The Attorney General has given ace investigative journalist, Anas Aremeyaw Anas, immunity from prosecution and any civil action for his latest investigation that has uncovered massive corruption among judges.
The grant of immunity to Anas is per Section 19 of the Whistleblowers’ Act (Act 720), a prominent legal practitioner, Ace Akomah, who has watched the video told an Accra-based radio station, Joy FM on Wednesday morning.
In the latest investigation piece yet to be premiered in Accra, thirty-four judges at the country’s High Courts, the Circuit and District courts were captured on camera taking bribes from litigants whose cases come before them.
The three-hour edited video, which is the result of a two-year painstaking investigation into the judiciary by the award-winning investigative journalist, also exposes some of the judges in a sex scandal.
Anas is said to have petitioned President John Dramani Mahama, the Chief Justice and the Attorney General to begin processes to remove the judges found in the video to be taking bribes and extorting money from litigants
According to Mr. Ankomah, the Attorney General has affirmed the latest work by Anas.
He also revealed that the judges from the lower courts in the scandal would either today or tomorrow appear before a disciplinary committee at the behest of the Chief Justice.
“I understand the processes are beginning today. Many of the judges have been called either today or tomorrow to start facing the various disciplinary committees. That’s for the lower courts,” he said.
He said the processes for High Court judges was different; as theirs is provided for in the constitution, saying, “the high court judges’ is a different procedure.”
“The constitution completely takes it out of the hands of the straight out pure judiciary system” just like what the boss of Commission on Human Rights and Administrative Justice, Lauretta Lamptey is going through.
Meanwhile, information reaching tv3network.com indicates that the judiciary will from this morning issue a statement on the investigation piece, which has been described by some as scandalous and expected to shake the nation.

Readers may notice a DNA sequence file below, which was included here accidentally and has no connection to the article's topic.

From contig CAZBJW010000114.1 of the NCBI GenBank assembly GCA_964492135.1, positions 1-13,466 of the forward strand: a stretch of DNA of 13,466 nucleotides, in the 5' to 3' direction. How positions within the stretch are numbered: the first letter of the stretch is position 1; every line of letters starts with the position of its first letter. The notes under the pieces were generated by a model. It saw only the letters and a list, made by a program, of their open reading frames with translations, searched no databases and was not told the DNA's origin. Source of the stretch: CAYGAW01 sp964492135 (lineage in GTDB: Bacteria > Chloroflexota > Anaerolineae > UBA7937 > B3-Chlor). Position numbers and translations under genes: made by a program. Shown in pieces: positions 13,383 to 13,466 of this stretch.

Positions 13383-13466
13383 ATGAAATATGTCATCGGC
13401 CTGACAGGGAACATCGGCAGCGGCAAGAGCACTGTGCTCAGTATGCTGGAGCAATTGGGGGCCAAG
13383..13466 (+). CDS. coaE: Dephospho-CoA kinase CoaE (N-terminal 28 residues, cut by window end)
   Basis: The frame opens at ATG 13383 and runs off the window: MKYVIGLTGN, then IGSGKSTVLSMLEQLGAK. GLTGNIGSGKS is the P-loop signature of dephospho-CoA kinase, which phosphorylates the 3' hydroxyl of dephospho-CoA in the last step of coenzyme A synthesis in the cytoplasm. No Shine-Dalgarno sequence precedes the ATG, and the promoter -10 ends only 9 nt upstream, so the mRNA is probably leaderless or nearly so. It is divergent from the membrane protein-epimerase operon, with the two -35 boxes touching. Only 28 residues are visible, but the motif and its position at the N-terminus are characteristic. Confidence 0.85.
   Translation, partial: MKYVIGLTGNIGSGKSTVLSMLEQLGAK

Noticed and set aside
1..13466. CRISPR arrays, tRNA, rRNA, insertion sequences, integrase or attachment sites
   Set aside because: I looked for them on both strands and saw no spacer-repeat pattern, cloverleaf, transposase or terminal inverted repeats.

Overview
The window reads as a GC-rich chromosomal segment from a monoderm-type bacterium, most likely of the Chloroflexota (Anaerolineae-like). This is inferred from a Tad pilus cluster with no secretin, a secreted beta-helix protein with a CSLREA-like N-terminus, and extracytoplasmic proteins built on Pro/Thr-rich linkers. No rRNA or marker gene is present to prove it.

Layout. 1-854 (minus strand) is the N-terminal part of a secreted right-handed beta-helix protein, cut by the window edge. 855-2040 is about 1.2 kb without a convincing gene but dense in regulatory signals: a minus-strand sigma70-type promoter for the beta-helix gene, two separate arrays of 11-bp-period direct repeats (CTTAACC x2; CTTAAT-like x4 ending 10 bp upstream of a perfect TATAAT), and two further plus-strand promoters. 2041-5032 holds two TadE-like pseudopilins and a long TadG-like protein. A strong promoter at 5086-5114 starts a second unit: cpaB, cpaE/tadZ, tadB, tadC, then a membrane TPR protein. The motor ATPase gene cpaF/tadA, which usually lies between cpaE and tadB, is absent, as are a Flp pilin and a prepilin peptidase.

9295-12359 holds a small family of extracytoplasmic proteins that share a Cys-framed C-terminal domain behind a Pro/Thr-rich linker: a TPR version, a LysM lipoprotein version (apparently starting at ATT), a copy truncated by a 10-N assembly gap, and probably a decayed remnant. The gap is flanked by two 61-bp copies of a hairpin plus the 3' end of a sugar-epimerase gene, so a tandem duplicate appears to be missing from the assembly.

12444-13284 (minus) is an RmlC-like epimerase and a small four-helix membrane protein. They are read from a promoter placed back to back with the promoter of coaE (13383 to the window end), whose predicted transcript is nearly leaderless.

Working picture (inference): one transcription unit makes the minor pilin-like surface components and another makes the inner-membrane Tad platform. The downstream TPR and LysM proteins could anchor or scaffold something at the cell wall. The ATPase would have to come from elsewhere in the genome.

While waiting for the processes to begin, Mr. Ankomah has asked Ghanaians to be measured in their commentary on the issue, and not conclude that the entire judiciary is corrupt.
“These are 34 justices at my last count; there were about 362 judges between the High Courts and the Magistrates Courts. This is barely less than 10 percent of the judiciary. It is a fairly significant sample size actually, but it still doesn’t speak to the fact that we have a completely broken system,” he advised.
He said there is about 90 percent of judges who are probably innocent or have not been caught hence Ghanaians ought to be careful of how they paint everybody with the same brush.
According to him, there were a number of judges who refused to be bribed and that Anas will come out with names of those judges. “We ought to be very careful and measured and let the system prove itself.”
“Even if there is incontrovertible evidence, it still must go through the rigours of evidentiary rule. A person is innocent until proven guilty. I will urge that everybody, try to hold your horses,” he said
“I’m shaken …but I’m delighted that the processes appear to be working. All of us as Ghanaians should keep our eyes on a few institutions. The Judicial Council, the AG, the President,” he said
He said a judge serves in two legal capacities (as a judge and a lawyer), noting that even if any of the judges manage to escape the Judicial Council or a presidential inquiry, they cannot escape the General Legal Council.